The County contends that resignation divests the Commission of jurisdiction because Santa Cruz County Code section 3.24.030 and PRRSC section 130(I)(D) use the word “employee” when describing the individuals who may file an administrative appeal with the Commission. Given the use of the word “employee,” the County argues that the Commission has jurisdiction only over those individuals who are currently employed by the County. This argument is unconvincing. Santa Cruz County Code section 3.24.030 and PRRSC section 130(I)(D) also use the word “appellant” when describing those who may appeal to the Commission. (Santa Cruz County Code, § 3.24.030, subds. (D) & (E); PRRSC § 130(I)(D)(3).) The word “appellant” does not have any connotation of current employment. We do not believe that the mere use of the word “employee” in portions of Santa Cruz County Code section 3.24.030 and PRRSC section 130(I)(D) equates to a rule that the Commission loses jurisdiction if an individual resigns after properly initiating an administrative appeal.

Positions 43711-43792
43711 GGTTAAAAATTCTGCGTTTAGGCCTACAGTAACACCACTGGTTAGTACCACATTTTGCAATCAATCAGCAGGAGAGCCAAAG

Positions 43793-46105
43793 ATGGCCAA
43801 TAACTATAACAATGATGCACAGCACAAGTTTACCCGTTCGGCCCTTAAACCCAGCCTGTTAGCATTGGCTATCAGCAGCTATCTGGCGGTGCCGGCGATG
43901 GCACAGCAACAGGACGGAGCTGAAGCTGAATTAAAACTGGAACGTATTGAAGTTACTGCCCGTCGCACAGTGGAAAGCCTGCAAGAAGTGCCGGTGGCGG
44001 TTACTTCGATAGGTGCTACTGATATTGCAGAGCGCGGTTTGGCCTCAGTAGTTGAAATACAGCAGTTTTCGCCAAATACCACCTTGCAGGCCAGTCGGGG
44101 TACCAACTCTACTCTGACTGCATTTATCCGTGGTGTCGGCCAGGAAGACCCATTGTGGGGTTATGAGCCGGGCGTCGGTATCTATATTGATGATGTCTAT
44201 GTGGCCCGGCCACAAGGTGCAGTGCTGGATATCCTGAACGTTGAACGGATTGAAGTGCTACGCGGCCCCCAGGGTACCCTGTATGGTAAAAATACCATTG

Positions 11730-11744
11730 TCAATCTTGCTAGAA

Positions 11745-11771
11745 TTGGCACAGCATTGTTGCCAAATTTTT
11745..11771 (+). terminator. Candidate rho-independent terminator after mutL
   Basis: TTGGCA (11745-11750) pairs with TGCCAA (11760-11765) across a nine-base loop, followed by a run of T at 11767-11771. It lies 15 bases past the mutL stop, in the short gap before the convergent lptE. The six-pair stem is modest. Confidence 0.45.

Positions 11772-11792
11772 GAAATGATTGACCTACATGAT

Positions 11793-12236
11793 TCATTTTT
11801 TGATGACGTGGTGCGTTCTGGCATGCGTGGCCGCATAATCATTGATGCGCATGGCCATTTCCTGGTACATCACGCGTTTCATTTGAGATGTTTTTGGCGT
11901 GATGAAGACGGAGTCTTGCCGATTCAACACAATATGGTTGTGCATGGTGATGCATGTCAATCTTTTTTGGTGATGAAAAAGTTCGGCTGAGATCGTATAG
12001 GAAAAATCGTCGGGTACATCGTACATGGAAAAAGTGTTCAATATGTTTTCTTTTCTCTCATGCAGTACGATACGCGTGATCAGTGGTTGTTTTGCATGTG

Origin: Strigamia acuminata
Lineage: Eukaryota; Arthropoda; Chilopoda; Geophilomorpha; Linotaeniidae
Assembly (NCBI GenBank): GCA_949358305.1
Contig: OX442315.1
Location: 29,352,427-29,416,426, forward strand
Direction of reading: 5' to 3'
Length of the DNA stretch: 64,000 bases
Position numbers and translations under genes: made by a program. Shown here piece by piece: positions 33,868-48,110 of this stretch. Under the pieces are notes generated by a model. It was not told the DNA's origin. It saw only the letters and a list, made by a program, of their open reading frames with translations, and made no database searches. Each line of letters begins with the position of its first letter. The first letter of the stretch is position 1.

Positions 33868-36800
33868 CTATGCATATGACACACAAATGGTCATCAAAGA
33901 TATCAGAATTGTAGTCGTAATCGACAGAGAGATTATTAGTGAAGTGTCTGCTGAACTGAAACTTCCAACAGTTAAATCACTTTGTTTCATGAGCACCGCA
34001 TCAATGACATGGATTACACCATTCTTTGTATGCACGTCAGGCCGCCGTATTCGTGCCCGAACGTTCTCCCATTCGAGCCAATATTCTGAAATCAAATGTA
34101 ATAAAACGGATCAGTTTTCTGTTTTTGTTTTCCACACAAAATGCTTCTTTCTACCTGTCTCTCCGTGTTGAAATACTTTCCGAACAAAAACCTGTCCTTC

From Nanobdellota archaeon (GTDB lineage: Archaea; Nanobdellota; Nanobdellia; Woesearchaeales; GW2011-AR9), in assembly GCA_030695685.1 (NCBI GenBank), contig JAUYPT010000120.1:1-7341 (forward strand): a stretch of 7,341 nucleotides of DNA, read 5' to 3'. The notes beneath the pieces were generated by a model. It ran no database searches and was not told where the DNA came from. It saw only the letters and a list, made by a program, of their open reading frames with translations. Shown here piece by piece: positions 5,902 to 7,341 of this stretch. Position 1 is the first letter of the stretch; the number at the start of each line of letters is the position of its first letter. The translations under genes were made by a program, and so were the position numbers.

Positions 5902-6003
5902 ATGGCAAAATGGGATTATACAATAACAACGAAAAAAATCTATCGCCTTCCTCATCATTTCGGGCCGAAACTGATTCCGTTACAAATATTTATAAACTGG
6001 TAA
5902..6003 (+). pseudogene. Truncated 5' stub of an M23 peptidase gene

Hughes, supra, 244 Cal.App.4th 542 is instructive. In Hughes, a sheriff's deputy employed by the County of San Bernardino administratively appealed a 15–day suspension, but he missed the scheduled hearing after suffering a heart attack. (Id. at p. 544.) He retired for medical reasons, and the San Bernardino Civil Service Commission ruled that it had no jurisdiction to continue with the administrative appeal. (Ibid.) On appeal to the Fourth District Court of Appeal, the issue was “whether a [San Bernardino] County employee who pursues an administrative appeal of an adverse personnel action is entitled to complete the appeal process if he resigns or retires before the process is complete, or whether the [San Bernardino Civil Service Commission] loses its prior jurisdiction when an employee resigns or retires.” (Id. at p. 550.) The Fourth District concluded that the San Bernardino Civil Service Commission does not lose jurisdiction. (Id. at pp. 548–554.) The “central” reason for that conclusion was that “[n]owhere do the [County of San Bernardino] Personnel Rules provide that regular classified employees who properly initiate an appeal lose the ability to complete the appeal when they resign or retire, or that the [San Bernardino Civil Service Commission] thereby loses jurisdiction to complete the appeal.” (Id. at pp. 551, 553.) The Fourth District also noted that it would be unfair to require “an ill, injured or retirement-age employee put at risk his well-being by continuing to work in order to see to completion his administrative appeal of an adverse personnel action.” (Id. at p. 553.) The Fourth District ultimately held: “Given both the lack of any provision in the [County of San Bernardino] Personnel Rules that deprives the [San Bernardino Civil Service Commission] of jurisdiction over the properly initiated administrative appeal of an employee who later resigns or retires before the appeal is concluded, and the unfairness of implying such a rule in the absence of a specific provision, we conclude that the County here was required to hold an administrative hearing․ If a San Bernardino County classified employee with regular status is, at the time of filing an administrative appeal, within the class of persons who may file an appeal, the County [of San Bernardino] has failed to show any grounds in the [County of San Bernardino] Personnel Rules to deny that person a hearing if he or she thereafter resigns or retires.” (Ibid.)